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The chemical compound trinitrotoluene (C7H5N3O6), or most commonly known as TNT, was developed in Germany in 1863 by Joseph Wilbrand. While TNT is not as powerful as dynamite, it is more stable than most explosives. For more than a century, militaries around the world have melted down TNT into shell casings for kinetic energy weapons. TNT is considered the premier mixture of chemicals for creating spectacular explosions, and it is used in the formulation of determining the amount of energy released when a nuclear weapon is detonated, usually expressed as a TNT equivalent.

After more than a 100 years of dominance, new research from the Los Alamos National Laboratory and the Army Research Laboratory have discovered a new, more powerful compound, Bis-oxadiazole (C6H4N6O8), which could render TNT obsolete.

The molecular structure of Bis-oxadiazole. (Source: OPR&D)

“It would be about 1.5 times the power of TNT,” said David Chavez, an explosives chemist at Los Alamos who worked on the new molecule, who spoke with Popular Mechanics. “So fairly energetic, quite a nice improvement compared to TNT.”

Popular Mechanics first uncovered the report titled “Bis(1,2,4-oxadiazole) Bis(methylene) Dinitrate: A High-Energy Melt-Castable Explosive and Energetic Propellant Plasticizing Ingredient,” which was published late last month in the Organic Process Research & Development, a peer-reviewed scientific journal published by the American Chemical Society.

Chavez told Popular Mechanics that TNT is a blend of the seemingly harmless elements carbon, hydrogen, nitrogen, and oxygen (C7H5N3O6). However, he compares the explosive compounds to gasoline, indicating that rather than extracting oxygen from the air to work as an oxidizer for combustion, like an engine, the explosives have all the ingredients for a powerful explosion within the compound.

The report goes on to explain how TNT has a “major advantage” on the production line than other forms of explosives: it is melt-castable, which means the explosive can be shaped into molds and shells to produce bombs.

“The place where you see it used most is mortar shells and artillery shells,” said Jesse Sabatini, a synthesis chemist with the Army Research Laboratory (ARL) at Aberdeen Proving Ground, Maryland, told Popular Mechanics.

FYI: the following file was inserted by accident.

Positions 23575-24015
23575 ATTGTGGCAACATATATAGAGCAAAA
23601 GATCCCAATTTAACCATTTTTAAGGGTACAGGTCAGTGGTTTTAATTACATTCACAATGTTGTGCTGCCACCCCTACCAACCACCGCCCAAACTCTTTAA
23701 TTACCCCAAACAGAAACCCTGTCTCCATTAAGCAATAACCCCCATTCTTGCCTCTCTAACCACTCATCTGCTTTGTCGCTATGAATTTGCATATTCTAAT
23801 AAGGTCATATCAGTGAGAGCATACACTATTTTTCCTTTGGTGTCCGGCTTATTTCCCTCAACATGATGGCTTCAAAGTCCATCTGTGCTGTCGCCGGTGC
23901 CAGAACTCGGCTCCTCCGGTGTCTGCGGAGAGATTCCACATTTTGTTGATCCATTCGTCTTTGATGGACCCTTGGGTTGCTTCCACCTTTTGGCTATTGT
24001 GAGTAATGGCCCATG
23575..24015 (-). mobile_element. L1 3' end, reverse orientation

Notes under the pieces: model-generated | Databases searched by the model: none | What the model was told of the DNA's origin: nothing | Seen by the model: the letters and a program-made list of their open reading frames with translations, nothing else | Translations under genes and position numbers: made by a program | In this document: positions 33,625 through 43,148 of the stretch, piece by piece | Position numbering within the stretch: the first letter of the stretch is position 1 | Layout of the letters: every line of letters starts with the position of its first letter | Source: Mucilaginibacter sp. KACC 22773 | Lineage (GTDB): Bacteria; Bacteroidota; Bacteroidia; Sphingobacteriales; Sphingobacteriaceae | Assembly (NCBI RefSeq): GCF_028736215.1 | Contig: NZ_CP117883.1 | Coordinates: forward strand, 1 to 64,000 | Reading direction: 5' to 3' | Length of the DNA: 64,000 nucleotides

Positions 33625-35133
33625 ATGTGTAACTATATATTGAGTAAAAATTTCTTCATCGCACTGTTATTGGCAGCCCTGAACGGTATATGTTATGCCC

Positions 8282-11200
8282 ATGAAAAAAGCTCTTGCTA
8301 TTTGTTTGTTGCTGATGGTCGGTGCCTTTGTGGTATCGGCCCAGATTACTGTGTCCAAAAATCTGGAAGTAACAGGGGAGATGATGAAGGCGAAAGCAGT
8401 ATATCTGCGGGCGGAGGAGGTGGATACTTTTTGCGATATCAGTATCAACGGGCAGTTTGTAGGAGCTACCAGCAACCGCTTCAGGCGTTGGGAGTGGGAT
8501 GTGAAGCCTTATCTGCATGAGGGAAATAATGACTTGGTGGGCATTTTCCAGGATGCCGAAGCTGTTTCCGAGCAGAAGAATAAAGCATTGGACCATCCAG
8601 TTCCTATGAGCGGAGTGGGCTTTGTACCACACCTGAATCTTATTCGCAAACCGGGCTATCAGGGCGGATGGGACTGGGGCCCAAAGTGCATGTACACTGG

TNT has some significant disadvantages that have led to a “quest to develop new melt-castable explosives,” said Sabatini, between various governmental agencies, including the Department of Energy and the Department of Defense. Sabatini told Popular Mechanics the Army is concerned that TNT and other chemical compounds produce high amounts of pollutants during the manufacturing process.

“There is actually quite a bit of waste that’s generated by making TNT,” Chavez said. “There’s something that’s called red water, which is the kind of water that’s left over from the nitration of TNT. And then when the TNT itself is actually isolated, it’s washed with more water, and that water is a waste that’s called pink water, and it also has some environmental impacts.”

Explosives chemist David Chavez pours an example of melt-castable explosive into a copper mold at Los Alamos National Laboratory’s Technical Area 9. (Source: Army)

“The Army always wants to have enhanced performance,” Sabatini said. “They want more blast. They want more power. And TNT is okay… but we want to do better than that.”

In 2016, ARL synthesized Bis-isoxazole, which proved to be much greener to manufacture and melt-castable, but there was one problem: the new explosive was not as powerful.

The scientist at ARL contacted their colleagues at the Los Alamos laboratories to tweak the explosive recipe. By exchanging a carbon atom for another nitrogen, the Los Alamos scientists were amazed the new tweaked compound produced a much higher explosive yield.

The result, well, the new tweaked chemical compound could replace TNT, is now known as Bis-oxadiazole.

“The additional nitrogen adds density to the molecule, and removing carbon helps balance out the oxidizer so all of the fuel can be used up to produce energy in the reaction. And once the researchers had synthesized it in the lab, they realized Bis-oxadiazole has a melting point around that of TNT, making it melt-castable,” said Popular Mechanics.

According to the scientist, there are two methods in measuring the energy of an explosion: detonation velocity and detonation pressure. It is believed that Bis-oxadiazole “should have a detonation velocity of around 8.18 km/s and detonation pressure of 29.4 gigapascals, compared to around 7.8 km/s and 26 gigapascals for Composition B,” said Popular Mechanics.

The scientist told Popular Mechanics that the production of Bis-oxadiazole would continue for future toxicity studies at ARL and Aberdeen Proving Ground. If the outcomes are successful, the new compound will be molded into artillery shells for testing at Aberdeen Proving Ground. If all goes well on the artillery range, then scientist could start producing large quantities

Chavez explained the average time from chemical discovery to fielding new explosives takes about 5 to 10 years. However, if the new explosive material is as powerful and green to manufacture as scientist suggest, then the Pentagon could rush to incorporate Bis-oxadiazole on the modern battlefield.

“It is a compound that certainly has us excited,” Sabatini said.  

To sum up, the Army has developed environmentally friendly explosives that are much more powerful than TNT. It is likely this new technology of advanced explosives will be rushed onto the battlefield before the next round of wars. Seems like the Army is going green…

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